However, a valid counterargument here is to situate the American slasher genre itself in the public rhetoric of youth problems and various associated “moral panics” (Stuart Hall)—from drug epidemics, to satanic cults, to pre-marital sex. The slasher genre came to flourish in the 1980s, and its focus has always been understood as visualizing retribution for young people’s transgressions, be it sex or drugs. It is no coincidence that the trope of the “final girl” emerges as an important counterpoint in the genre. Portrayed as a virginal outsider, often androgynous—the final girl of films like Halloween or Friday the Thirteenth— triumphs over the killer because she does not participate in the transgression or does so reluctantly. However, it is because of the genre’s contradictions and slippages, ones that take away from slasher’s penchant for puritanism and misogyny, that these films earned their cult followings. Carol Clover (1993) describes the final girl through the lens of female empowerment and viewer identification in a genre otherwise predicated on female victimization. The final girl takes an active standpoint and often reverses the hunter and prey dynamics, typically by wielding an impressive arsenal of phallic weapons. In Spice Boyz, Vasia, the formulaic final girl, is helpless and hapless. In fact, all female characters are mostly passive screamers. Vasia is rescued by the mafia boss’s bodyguard (Marina Poddubnaia) and they join forces in what is supposed to be an exercise in female solidarity. The film is not particularly redeemed through its ham-fisted discussions of female orgasm or homophobia, or its unimaginative vision of gender fluidity, which assumes that dressing up a female bodyguard as a typical gangster is a great gender-bending demonstration. Female empowerment or a queer lens, or much of any other subversive elements of classical 1980s slashers are not part of Spice Boyz’s vocabulary.
In short, Spice Boyz hits all the formulaic didacticism of the slasher genre but misses out on most of the fun: the subversive elements, the carnivalesque reversal of gender roles, the over-the-top gore, or recognizable forms of performative violence that make the genre so durable in popular imagination. There are several glimpses of a kind of carnivalesque awareness that I wish were more pronounced, but they are disparate and isolated. The shot of the bride drowned in a barrel of pickles was grotesque and funny enough. Or the side story of the mafia boss who storms the cottage only to emerge without a foot, seemingly unperturbed, demanding to go to the hospital in the trunk because car upholstery is expensive. These moments appear as rare glimpses of self-awareness and playfulness.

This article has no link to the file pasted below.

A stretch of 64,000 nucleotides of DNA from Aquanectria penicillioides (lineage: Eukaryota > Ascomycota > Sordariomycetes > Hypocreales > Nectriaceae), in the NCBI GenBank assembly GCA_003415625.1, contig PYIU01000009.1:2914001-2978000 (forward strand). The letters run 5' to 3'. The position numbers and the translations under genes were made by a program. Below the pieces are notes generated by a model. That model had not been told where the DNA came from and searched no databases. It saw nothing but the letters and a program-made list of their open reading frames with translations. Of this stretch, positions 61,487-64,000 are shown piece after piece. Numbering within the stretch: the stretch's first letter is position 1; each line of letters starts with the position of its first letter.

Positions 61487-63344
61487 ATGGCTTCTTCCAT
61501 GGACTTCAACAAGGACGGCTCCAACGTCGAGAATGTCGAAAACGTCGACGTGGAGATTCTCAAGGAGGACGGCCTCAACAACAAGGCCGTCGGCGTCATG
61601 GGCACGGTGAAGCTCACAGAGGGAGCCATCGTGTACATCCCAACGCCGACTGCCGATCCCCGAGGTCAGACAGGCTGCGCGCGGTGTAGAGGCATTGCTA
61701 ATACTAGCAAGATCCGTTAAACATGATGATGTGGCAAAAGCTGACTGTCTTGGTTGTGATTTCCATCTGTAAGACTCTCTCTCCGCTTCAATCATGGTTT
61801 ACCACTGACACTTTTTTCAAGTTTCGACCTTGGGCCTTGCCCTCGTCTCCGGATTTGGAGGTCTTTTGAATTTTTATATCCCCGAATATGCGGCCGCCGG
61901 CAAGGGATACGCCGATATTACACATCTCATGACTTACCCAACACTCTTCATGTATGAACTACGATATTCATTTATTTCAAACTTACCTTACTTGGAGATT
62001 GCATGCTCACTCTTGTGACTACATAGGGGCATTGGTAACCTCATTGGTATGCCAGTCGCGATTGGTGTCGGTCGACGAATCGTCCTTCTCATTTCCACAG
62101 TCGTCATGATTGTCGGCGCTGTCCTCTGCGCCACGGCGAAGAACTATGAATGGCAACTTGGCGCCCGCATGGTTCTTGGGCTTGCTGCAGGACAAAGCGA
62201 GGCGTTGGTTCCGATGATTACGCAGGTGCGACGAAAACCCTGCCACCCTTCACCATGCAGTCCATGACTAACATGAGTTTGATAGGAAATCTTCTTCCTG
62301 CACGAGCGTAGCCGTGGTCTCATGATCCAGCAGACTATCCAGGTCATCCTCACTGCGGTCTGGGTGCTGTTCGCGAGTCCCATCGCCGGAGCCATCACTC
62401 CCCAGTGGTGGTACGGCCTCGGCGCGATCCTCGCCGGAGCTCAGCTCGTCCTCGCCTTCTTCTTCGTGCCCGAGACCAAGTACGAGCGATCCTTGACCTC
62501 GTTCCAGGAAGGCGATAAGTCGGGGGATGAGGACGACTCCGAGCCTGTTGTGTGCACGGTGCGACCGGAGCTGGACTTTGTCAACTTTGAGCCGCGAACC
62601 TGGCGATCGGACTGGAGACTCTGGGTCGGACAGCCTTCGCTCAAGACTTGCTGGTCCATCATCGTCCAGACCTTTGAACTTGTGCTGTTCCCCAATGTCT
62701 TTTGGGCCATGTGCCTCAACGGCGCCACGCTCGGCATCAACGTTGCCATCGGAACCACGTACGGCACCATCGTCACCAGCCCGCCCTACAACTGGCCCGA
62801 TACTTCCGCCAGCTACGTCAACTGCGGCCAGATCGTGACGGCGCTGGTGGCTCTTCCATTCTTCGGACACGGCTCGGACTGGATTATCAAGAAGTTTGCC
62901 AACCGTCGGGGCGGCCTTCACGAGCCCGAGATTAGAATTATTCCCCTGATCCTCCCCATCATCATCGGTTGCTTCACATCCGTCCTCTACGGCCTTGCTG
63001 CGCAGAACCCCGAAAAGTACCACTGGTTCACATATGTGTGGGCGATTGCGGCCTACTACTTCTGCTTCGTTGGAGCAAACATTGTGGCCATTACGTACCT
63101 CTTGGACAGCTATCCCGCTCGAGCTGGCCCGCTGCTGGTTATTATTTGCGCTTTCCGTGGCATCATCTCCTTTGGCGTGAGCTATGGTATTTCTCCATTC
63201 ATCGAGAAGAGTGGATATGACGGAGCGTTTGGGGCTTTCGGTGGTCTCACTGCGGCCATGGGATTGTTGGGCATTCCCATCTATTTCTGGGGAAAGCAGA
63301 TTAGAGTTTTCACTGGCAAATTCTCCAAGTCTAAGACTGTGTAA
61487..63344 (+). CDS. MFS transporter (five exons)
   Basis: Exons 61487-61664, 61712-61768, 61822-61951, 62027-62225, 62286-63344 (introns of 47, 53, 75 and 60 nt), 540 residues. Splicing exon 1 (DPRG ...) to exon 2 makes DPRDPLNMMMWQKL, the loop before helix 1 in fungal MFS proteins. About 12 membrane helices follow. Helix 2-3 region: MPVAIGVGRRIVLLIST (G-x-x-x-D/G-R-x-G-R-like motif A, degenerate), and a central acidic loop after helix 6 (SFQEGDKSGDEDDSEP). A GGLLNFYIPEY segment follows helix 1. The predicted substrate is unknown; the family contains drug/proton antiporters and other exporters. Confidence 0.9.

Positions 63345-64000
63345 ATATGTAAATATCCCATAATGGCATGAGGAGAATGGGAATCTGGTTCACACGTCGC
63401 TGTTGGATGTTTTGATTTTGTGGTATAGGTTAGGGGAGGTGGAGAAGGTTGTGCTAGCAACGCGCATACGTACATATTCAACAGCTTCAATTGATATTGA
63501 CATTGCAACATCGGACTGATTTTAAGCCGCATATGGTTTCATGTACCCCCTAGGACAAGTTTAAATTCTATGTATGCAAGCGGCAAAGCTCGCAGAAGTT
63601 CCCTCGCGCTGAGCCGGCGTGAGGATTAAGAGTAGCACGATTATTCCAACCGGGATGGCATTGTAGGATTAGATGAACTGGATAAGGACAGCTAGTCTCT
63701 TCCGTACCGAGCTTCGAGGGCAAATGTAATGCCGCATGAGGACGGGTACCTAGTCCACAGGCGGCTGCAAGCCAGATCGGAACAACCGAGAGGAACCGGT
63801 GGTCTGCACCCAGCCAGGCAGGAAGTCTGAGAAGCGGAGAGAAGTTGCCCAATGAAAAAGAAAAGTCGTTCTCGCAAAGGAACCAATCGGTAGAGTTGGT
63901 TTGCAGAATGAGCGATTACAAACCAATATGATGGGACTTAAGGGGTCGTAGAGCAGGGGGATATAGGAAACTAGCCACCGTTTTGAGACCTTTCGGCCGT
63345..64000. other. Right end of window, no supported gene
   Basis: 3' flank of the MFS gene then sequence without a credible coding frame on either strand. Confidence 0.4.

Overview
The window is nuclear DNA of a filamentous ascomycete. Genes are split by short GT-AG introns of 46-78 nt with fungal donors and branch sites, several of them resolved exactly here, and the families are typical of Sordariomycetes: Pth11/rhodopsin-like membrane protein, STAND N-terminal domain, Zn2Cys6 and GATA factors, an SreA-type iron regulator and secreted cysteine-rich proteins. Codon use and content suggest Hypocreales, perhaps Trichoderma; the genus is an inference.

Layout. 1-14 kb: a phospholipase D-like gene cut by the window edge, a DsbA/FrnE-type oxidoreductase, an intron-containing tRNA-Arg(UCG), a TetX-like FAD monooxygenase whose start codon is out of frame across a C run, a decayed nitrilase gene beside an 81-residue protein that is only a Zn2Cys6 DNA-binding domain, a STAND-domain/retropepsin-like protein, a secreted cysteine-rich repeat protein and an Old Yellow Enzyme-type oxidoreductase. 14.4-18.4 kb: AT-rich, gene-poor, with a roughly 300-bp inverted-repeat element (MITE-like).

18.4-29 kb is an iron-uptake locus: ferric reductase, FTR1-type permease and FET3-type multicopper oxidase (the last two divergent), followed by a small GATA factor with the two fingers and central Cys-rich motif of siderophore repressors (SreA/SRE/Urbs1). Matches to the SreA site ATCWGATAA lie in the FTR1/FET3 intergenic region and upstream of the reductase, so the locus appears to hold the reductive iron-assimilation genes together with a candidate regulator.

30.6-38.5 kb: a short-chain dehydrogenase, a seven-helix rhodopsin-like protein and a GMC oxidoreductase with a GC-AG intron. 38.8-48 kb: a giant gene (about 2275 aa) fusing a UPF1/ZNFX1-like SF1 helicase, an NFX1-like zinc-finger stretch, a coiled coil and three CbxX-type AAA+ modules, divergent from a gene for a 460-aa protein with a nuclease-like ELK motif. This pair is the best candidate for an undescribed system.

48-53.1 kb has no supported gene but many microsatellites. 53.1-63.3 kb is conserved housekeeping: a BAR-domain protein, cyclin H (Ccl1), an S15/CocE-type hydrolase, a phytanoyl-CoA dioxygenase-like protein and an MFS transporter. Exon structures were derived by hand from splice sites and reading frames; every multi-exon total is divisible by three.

Spice Boyz starts with a flashback scene, in which the two officers (in a reference to Pulp Fiction) discuss the differences between hot dog condiments in America and at home. Soon we see the officers answer a dispatch about the cottage party. As they drive away in their car we see a car dashboard figurine of a police officer with a raised baton. Ironically, in this film chockfull of formulaic characters, stories, and places, it is that moment, and not a true crime story, that broke through as a chilling reality for me. In these few introductory minutes as I heard the arrogant macho banter about hot dogs, sensed the flexing of the muscles that always promises violence as the cops answer the call, I saw the figurine on the dashboard, and I reflexively shrank in fear. I could not help it.
The goal of this piece is not to educate the reader on state violence in Belarus, on torture and brutality in Belarusian jails filled with hundreds of political prisoners. I suspect this is not the goal of Spice Boyz either. It is perhaps an inadvertent testament to the time and place that made it. Belarus, the country where the film was made, remains a silent backdrop, an erased space with no name. The film really could be set anywhere in the vast provinces of the former empire, bound by phantom limbs of the past mythos and present post-colonial entanglements. Is it Belarus, Russia, Ukraine? Belarus, where the film was shot, is a non-place in several senses. For one, just as Canada is a shooting ground that stands in for a variety of iconic American locations for a lot less money, Belarus is a post-Soviet non-place for the Russian TV and cinema industry. Most importantly, perhaps, Belarus in the film reflects the same erasure and suppression that Belarusians experience living in a totalitarian state that usurps their voice, their dignity and their belonging to community. The film might not be about that at all, but it stands as a testament to it, even if by omission.